Oak Ridge National Laboratory is taking a more active role in Oak Ridgeâ€™s American Museum of Science and Energy. ORNLâ€™s Director of Communications David Keim said the lab hopes to find better ways to tell the cityâ€™s historical story while reducing costs.
He said that the museumâ€™s current contract with Enterprise Advisory Services Inc. would not be renewed at the end of this month, when ORNL will begin operating AMSE. He said preparations are being made to ensure a seamless transition.
Keim said that the transition was made after a team of museum professionals came to the area. After seeing many of Oak Ridgeâ€™s historical sites, such as the former K-25 site and ORNLâ€™s first graphite reactor, they called the sites â€œremarkableâ€ and the historical story â€œenormous,â€ according to Keim.
One of the professionals recommended hiring another museum professional to help with the transition period. David Moore was interviewed and hired to assess the museum as a consultant on a one-year term for ORNL, beginning April 15.
Moore, who started his career at National Geographic, boasts a resume of 40 years work in museums and laboratories, including the Los Alamos National Laboratory, which was part of the Manhattan Project with ORNL. On July 1, Moore will become director at AMSE.
â€œMy role is to make sure that the museum maintains its role in educating the public, telling the story of Oak Ridge and its laboratory, and continuing to grow as an asset within the region and within the nation itself,â€ Moore said.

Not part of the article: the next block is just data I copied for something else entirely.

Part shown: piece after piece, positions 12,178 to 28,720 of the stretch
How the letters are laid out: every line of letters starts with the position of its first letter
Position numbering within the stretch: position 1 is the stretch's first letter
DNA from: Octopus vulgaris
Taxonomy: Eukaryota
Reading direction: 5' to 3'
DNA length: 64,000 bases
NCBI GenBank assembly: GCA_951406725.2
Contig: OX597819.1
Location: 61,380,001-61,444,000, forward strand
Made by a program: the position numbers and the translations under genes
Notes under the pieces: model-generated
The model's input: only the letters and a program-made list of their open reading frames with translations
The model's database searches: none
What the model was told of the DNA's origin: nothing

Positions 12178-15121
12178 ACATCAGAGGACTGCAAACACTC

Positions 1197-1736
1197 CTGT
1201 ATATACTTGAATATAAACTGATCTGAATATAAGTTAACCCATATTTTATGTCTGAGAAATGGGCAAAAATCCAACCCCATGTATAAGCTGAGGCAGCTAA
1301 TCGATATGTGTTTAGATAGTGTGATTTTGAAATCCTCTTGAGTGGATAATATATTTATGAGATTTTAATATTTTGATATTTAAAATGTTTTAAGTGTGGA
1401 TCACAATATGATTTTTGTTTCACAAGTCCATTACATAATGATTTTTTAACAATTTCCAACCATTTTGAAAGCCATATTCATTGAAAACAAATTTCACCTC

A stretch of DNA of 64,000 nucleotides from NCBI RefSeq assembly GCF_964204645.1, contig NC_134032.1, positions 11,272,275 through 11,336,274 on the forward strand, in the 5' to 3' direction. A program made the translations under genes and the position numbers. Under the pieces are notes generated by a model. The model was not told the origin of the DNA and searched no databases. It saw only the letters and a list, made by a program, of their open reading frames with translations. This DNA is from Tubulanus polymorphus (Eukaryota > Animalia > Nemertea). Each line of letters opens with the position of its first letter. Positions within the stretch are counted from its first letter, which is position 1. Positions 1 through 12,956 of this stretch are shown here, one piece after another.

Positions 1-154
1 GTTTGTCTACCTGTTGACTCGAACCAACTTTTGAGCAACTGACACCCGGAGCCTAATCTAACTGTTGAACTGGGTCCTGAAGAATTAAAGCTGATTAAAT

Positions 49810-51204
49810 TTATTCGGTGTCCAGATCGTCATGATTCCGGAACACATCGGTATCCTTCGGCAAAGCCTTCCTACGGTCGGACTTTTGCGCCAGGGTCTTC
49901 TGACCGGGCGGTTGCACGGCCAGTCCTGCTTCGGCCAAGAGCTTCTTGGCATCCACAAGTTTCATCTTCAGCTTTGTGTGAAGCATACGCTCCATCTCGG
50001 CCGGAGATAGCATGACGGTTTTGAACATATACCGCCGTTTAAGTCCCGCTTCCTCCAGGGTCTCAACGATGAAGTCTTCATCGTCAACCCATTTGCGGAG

He is especially focused on the regionâ€™s education and said the museum has an important role there. He also said that the story of Oak Ridge can be told more efficiently and asserts that itâ€™s important for the museum to become self-sufficient to do that. Keim said he was hired to explore the avenues for that self-sufficiency, which may lead to the creation of a nonprofit foundation to fund the museum, as was recommended by the team of professionals.
In the meantime, the museumâ€™s funding remains the same, with the U.S. Department of Energy providing about $1.6 million per year to operate the museum. That funding comes from a three-way split between the Y-12 National Security Complex, ORNL, and the former K-25 site, East Tennessee Technology Park.
Keim said it was recommended that a nonprofit board would have a greater ability to achieve the new goals for the museum but, ultimately, the public will decide the museumâ€™s fate. He said the city plans to hold public meetings to discuss the museumâ€™s future.
Moore said the city is also interested in contributing to the Manhattan Project National Historical Park, which is a proposal being considered in Congress. Although itâ€™s not clear how AMSE will fit into that park, Moore said itâ€™s an important aspect.
â€œThe only thing we can say definitively is that the goal is to operate the museum at lower cost,â€ Keim said.
For now, that transition includes letting go of four employees to reduce expenses. Currently, museum employees are contractors under EASI. After July 1, staffing firm MPi will oversee the museumâ€™s 14 employees.
â€œWeâ€™re trying to accomplish two goals at the same time,â€ Keim said. â€œYes, weâ€™re trying to reduce costs, but weâ€™re also trying to improve quality and those arenâ€™t mutually exclusive.â€
Sara Wise is a freelance contributor to Oak Ridge Today.